One night, as my host had to run to wait tables at the local café where she worked, Alisa and I met up not far from the Notre Dame. From there, we headed to a famous bridge on the River Seine, a bridge carved with faces of drunken nobles enjoying themselves at a king’s party. Nearing 10 O’clock on a freezing Paris night, we made our way to the Eiffel Tower. After seeing the Tower sparkle from afar (quite literally), we joined a crammed elevator heading to the top of the 324 meter tall building. There, at the top of the most recognized man-made structure in the world, Alisa and I talked about Israel, about life, about Pardes, and just about everything else as we struggled to stay warm. It amazes me how Pardes brings people together for such short times and yet of out that environment comes strong friendships. I met Alisa’s mom and heard about a free walking tour they partook in earlier that day, a tour that easily became one of the highlights of my own vacation the next day.
On the walking tour that Alisa told me about, I met a young Israeli woman who just finished Sherut Leumi who just so happens to live 10 minutes away from me in Jerusalem. The first few minutes of the tour when the tour guide asked us from where we came were awkward; I am always hesitant to bring Israel into the picture in parts of Europe where I’m not quite sure how people will react. I chose to say that I was visiting from the United States, casually leaving out the part about studying in Israel for a year. The girl immediately to my right was loud and proud about her roots however; she said Jerusalem with such confidence that I felt a little ashamed for not mentioning it myself. After this experience, I really believe the world is a quite a small place, for how else could old and new friends from the same country all end up randomly in France together? My new friend and I exchanged Israeli phone numbers and even friended each other on Facebook (the only official way to be a friend with anyone of course) and made plans to meet up for Shabbat back in Jlem. We went out with a big group for drinks the following night, talking about the differences between France and Israel and helping me practice my broken Hebrew. Although I had been away from Israel for less than a week, it was refreshing to hear Hebrew and talk about life back in Jerusalem. Once again I was astounded at the instantaneous connection I had with someone simply because of our shared heritage.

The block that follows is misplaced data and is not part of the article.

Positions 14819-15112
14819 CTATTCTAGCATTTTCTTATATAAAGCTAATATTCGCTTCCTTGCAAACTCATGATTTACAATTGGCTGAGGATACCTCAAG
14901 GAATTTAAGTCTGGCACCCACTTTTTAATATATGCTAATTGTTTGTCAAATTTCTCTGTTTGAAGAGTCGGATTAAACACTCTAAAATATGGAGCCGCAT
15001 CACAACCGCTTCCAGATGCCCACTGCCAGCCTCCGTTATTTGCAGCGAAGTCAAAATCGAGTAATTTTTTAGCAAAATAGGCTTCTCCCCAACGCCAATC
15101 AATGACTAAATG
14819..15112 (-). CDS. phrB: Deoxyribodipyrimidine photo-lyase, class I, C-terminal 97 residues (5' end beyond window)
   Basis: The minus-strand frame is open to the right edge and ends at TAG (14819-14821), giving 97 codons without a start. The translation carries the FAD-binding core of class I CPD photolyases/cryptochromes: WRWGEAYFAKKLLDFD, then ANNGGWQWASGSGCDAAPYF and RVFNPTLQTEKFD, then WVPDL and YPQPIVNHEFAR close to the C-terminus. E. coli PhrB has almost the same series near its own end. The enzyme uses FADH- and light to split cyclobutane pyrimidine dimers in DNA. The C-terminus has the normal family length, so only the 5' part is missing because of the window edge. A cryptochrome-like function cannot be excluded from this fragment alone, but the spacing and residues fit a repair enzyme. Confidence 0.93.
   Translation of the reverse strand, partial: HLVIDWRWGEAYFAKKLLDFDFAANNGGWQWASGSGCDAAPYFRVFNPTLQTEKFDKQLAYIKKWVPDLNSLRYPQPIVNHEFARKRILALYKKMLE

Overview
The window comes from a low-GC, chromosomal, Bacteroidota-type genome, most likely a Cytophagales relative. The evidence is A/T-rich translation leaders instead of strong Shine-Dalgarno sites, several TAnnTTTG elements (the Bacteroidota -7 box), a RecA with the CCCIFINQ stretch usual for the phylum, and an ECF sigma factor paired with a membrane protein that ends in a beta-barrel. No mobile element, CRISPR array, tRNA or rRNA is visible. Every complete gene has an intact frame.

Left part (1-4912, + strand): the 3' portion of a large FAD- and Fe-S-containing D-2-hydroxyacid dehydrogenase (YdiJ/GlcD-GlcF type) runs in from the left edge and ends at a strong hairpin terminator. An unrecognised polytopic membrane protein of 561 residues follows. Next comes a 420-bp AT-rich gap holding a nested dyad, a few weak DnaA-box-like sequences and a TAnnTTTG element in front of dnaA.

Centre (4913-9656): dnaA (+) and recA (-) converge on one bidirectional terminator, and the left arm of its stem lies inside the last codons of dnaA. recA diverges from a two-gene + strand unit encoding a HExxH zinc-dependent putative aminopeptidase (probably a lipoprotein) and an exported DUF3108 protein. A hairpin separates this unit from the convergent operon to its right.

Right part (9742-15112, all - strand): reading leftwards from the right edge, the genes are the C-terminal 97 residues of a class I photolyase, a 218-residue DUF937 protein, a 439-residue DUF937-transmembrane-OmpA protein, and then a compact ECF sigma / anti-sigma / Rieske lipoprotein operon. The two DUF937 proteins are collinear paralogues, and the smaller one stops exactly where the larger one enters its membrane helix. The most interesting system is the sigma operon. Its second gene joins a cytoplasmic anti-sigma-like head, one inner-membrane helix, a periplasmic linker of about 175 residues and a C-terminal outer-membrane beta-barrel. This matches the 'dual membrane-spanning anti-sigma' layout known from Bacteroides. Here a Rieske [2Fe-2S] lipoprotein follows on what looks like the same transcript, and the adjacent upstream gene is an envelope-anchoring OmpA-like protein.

I left France ready to return to Israel, not because I had the refreshing break I had thought I needed, but because the trip reminded me how much I hadn’t even needed to leave at all. I was expecting the weather to be a bit nicer than that of France, but I guess we can’t have everything (it’s actually a little worse). I’m excited to be back in Israel and back at Pardes, learning and hopefully forming more of those friendships that result in chance meetings across the globe and more. Like Anastasia, I thought I was heading to Paris to leave behind, even for a short time, a big part of my present cultural reality. And just like Anastasia, I found that there was a little bit more truth in that reality than I had once thought.